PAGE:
Recently I stumbled across this post for Stephen King’s top 20 rules for writers. I can agree with most of them, and one in particular about research really struck a chord with me for a couple of reasons.
18. The research shouldn’t overshadow the story. “Remember that word back. That’s where the research belongs: as far in the background and the back story as you can get it.” Continue reading “Research: Keeping the Backstory in the Back”
Or maybe that should be bottom. These are ten of the … what should I call them? Mistakes I commonly see in indie books. Pet peeves. Maybe just the kind of things that will turn me off when reading a book.
I’m no David Letterman, but we’ll try it his way. Continue reading “Top 10 Ways to Lose a Reader”
Probably the most rewritten chapter of any book I put together. Why do I stress so much about it? Well, it’s a make or break chapter. In those first few pages, I can either win my readers over or lose them forever. So how do we make sure our readers make it past chapter one?
Here are some of the things I’ve learned so far: Continue reading “Do Your Readers Make It Past Chapter One?”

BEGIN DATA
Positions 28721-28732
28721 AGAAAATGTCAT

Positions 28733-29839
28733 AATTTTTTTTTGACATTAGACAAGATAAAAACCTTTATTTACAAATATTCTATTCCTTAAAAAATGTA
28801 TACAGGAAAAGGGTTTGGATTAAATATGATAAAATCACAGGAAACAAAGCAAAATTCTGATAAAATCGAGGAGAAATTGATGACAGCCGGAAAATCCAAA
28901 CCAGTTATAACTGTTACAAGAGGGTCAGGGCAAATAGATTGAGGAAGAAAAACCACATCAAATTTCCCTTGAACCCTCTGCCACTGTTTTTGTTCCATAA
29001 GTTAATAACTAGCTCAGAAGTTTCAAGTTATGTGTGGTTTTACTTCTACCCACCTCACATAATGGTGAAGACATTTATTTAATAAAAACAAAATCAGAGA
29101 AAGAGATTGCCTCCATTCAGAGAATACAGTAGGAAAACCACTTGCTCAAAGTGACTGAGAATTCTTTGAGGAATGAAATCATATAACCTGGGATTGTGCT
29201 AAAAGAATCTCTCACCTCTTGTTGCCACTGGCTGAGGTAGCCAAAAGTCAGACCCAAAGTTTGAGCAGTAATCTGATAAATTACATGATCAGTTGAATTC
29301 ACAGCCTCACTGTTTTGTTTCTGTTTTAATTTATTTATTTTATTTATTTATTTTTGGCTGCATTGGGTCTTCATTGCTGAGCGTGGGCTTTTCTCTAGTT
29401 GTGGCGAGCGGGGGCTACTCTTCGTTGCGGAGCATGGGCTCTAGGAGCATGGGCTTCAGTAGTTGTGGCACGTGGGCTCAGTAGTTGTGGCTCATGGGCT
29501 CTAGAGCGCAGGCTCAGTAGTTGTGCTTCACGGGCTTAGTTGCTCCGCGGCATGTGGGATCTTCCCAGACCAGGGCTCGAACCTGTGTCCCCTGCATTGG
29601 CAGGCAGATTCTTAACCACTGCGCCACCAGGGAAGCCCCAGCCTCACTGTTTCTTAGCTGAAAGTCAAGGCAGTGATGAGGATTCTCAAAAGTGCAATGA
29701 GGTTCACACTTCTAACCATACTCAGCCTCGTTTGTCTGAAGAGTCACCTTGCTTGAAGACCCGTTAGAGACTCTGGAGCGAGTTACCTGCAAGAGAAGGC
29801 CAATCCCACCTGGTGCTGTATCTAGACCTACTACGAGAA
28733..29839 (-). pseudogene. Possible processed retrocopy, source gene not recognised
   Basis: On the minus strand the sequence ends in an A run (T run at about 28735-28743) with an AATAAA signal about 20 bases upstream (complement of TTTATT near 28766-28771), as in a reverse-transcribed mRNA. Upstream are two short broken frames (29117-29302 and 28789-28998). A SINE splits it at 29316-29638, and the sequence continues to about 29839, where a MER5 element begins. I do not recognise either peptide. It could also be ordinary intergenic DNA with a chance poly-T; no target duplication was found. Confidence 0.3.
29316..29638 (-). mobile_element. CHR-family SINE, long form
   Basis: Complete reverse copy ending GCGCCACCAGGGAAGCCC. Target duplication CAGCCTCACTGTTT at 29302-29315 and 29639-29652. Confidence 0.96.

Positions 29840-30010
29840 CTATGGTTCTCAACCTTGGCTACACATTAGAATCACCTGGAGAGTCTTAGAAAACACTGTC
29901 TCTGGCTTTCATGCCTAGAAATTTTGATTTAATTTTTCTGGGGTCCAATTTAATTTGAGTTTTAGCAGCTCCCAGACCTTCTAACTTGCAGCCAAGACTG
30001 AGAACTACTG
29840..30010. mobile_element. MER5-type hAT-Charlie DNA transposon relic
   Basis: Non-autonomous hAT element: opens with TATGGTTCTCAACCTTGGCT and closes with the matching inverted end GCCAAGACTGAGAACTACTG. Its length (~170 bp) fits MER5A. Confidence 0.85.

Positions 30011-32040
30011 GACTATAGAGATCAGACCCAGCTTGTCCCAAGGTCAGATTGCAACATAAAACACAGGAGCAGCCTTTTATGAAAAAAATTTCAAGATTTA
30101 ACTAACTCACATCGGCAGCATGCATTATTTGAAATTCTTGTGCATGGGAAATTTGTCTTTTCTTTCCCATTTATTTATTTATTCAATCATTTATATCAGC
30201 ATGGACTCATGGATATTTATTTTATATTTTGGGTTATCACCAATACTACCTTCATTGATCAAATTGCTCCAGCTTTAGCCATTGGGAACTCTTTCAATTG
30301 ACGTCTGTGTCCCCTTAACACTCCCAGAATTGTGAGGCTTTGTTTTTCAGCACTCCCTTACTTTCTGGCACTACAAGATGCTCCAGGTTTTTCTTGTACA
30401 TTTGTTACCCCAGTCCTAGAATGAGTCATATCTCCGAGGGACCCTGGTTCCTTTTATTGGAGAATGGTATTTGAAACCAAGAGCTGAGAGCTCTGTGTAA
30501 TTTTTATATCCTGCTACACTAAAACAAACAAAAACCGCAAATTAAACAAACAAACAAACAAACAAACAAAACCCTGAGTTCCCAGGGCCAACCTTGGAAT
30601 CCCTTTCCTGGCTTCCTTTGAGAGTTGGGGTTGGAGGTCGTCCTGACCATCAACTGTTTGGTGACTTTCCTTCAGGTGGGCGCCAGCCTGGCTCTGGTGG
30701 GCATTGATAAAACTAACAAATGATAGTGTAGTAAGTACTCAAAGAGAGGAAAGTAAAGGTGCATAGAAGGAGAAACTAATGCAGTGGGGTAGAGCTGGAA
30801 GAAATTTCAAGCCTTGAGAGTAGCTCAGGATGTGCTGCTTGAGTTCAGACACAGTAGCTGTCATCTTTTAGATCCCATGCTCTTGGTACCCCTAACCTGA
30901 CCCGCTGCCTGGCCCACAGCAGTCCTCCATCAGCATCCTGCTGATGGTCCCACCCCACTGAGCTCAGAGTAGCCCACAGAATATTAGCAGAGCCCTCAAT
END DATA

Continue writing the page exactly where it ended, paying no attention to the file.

Last week we talked about backstory, how much is too much and nifty ways to use it. What about a prologue? Should you have one? Is it a great way to lay down a lot of background up front? Or will readers just buzz past it to get to Chapter One? Does all that backstory make my butt look big? No. Don’t answer that one.
However, there is no right or wrong answer about prologues. There is only Elmore Leonard and he is to blame. Well, not really. But that’s what happens when a popular author does something relatively bold – starts in the meat of the action and is successful at it – that gets writers thinking they have to do the same thing and readers thinking that most stories should start in the middle of a hostage situation. Continue reading “Are You Pro Prologues? (Baby Got Backstory, Part II)”